On the surface, cashback credit cards seem awesome. If you get back a little money back on purchases you’re making anyway, how could that be a bad thing?
However, the psychology behind the way these cards are marketed sometimes makes it so you spend more than you intended, or even rack up debt.
Doing either of those things could wipe out any savings made many times over. So, how do you use a cashback credit card and avoid these pitfalls?
Don’t Be Tempted To Spend More Than You Normally Would
This seems like a no-brainer, but it’s incredible how the idea of getting more cashback can influence some consumers to spend more money than they normally would.
If you’re using one of these cards, it’s important to realize that you should really be using it as you’d use a normal debit or credit card.
If possible, keep the idea of cashback at the back of your mind as you shop, and just enjoy the feeling when the bonuses come in (often in the form of credit or rewards points).
One particular danger to watch out for is having to meet a certain yearly minimum spend to receive any cashback. Whenever you’re applying for any of these cards, take a few minutes to estimate your yearly spending to see whether any minimum spend could be met without extra purchasing.
For example, consider what you’re able to buy with the card (many household bills, grocery stores, gas stations, and other everyday expenses are common examples, but rent isn’t).
Then, work out if you’ll spend that yearly minimum on those purchases. Not all cards have a minimum spend, but some of the higher reward ones do, so it’s important to see if you’ll easily reach those minimums without being tempted to spend extra.
Always Pay Off Your Balance In Full Each Month
Having a credit card and paying off the balance in full when your bill arrives each month can be a fantastic way of building up your credit score. If you’re thinking of applying for a mortgage or other loan in the future, but currently have a bad credit history, this can really help. Credit agencies love to see that you can be trusted to borrow money and then pay it all back quickly.
That said, it’s important to never treat a credit card as a way to spend more money than you have. It sounds simple, but it’s surprising how many people consider it a kind of bonus that never really needs repaying, aside from the monthly minimum.
If you have that mindset, you will not only wipe out any potential savings made with the cashback offer but also potentially get yourself into debt and harm your credit rating.
So, use the credit card for your groceries and other essentials as you normally would, and if you can afford big purchases and were planning to buy them anyway, that’s another great way to get more cashback. Credit cards can often be used on airfare, for example.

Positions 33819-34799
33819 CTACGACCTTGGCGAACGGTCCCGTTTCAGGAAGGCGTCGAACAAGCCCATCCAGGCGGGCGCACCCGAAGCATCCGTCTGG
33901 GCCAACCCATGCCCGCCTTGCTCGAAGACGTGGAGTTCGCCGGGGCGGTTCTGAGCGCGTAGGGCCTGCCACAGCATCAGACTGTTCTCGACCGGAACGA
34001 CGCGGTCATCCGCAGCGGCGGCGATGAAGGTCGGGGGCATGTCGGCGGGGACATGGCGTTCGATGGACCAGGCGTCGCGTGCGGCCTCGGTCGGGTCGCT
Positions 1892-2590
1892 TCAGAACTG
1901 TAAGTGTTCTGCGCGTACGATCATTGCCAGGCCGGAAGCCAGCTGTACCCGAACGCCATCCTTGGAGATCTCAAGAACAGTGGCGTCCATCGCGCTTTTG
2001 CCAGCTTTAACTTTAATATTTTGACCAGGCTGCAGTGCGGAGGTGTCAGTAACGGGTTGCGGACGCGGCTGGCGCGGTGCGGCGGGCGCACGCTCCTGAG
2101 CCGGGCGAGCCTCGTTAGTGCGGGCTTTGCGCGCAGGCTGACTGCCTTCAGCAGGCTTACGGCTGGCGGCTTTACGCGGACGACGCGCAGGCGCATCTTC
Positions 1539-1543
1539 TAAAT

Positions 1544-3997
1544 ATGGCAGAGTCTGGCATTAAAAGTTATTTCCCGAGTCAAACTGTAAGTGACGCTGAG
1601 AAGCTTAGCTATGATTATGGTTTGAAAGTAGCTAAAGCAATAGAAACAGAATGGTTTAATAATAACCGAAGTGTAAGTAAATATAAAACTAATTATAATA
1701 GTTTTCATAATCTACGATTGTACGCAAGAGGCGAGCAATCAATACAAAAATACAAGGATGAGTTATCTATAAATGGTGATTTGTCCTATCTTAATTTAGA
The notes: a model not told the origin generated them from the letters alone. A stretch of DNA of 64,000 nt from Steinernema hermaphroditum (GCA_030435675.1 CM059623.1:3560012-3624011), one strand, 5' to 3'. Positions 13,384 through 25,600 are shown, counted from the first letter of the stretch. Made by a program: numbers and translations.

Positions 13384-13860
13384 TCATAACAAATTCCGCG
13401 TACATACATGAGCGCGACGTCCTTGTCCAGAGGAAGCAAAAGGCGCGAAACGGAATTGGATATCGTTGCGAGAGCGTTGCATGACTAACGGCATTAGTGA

Plus, many credit cards include some type of insurance on purchases, so check out the details and be aware of those benefits too.
Just never carry a balance from month to month, and use the included app or another spending tool to keep an eye on your purchasing and stay within sensible limits.
Use The Card Wherever You Can
Keep in mind that a credit card should never be a reason to spend more than you normally would. But when you do head to the store or shop online, make it a habit to use the cashback card.
For your favorite online retailers, change your preferred payment method to the card. Keep it at the front of your cards in your purse or wallet too, so you don’t forget to swipe that card at the register.
Just bear in mind that you’ll always need to stay within your credit limit to avoid paying heavy fees. When you receive your card, you should be made aware of the limit you can spend without incurring fines. Pay off your balance in full every month and you’ll never spend a penny on interest or charges.
This is another great reason to build up your credit rating: The higher your rating, the higher your credit limit will tend to be. This makes it easier to avoid going over the limit. So, as long as your spending is kept in control, you’ll avoid those pesky fines.
Finally, bear in mind that many introductory offers are only a temporary boon. Some cards offer as high as 5 percent uncapped cashback in the first few months, which is pretty amazing while it lasts. That said, this usually drops to around 0.5 percent to 1 percent from then on.
Considering that rent or mortgage payments are usually the highest annual cost to a family, but you can’t usually use a credit card for those, the amount you get back may be less than you think.
As an example, 0.5 percent of $50,000 is only $250. It’s certainly better than nothing, but should be looked at as a small bonus in the grand scheme of things.
In summary, cashback credit cards can seem too good to be true, and indeed sometimes they are. You’ll need to shop around a little and select a card without a minimum yearly spend, or one you’ll easily reach, to reap any rewards.
Avoid spending more than you normally would, remembering that a credit card should always be used like any other card, and you should keep things in control and make a little bonus each year.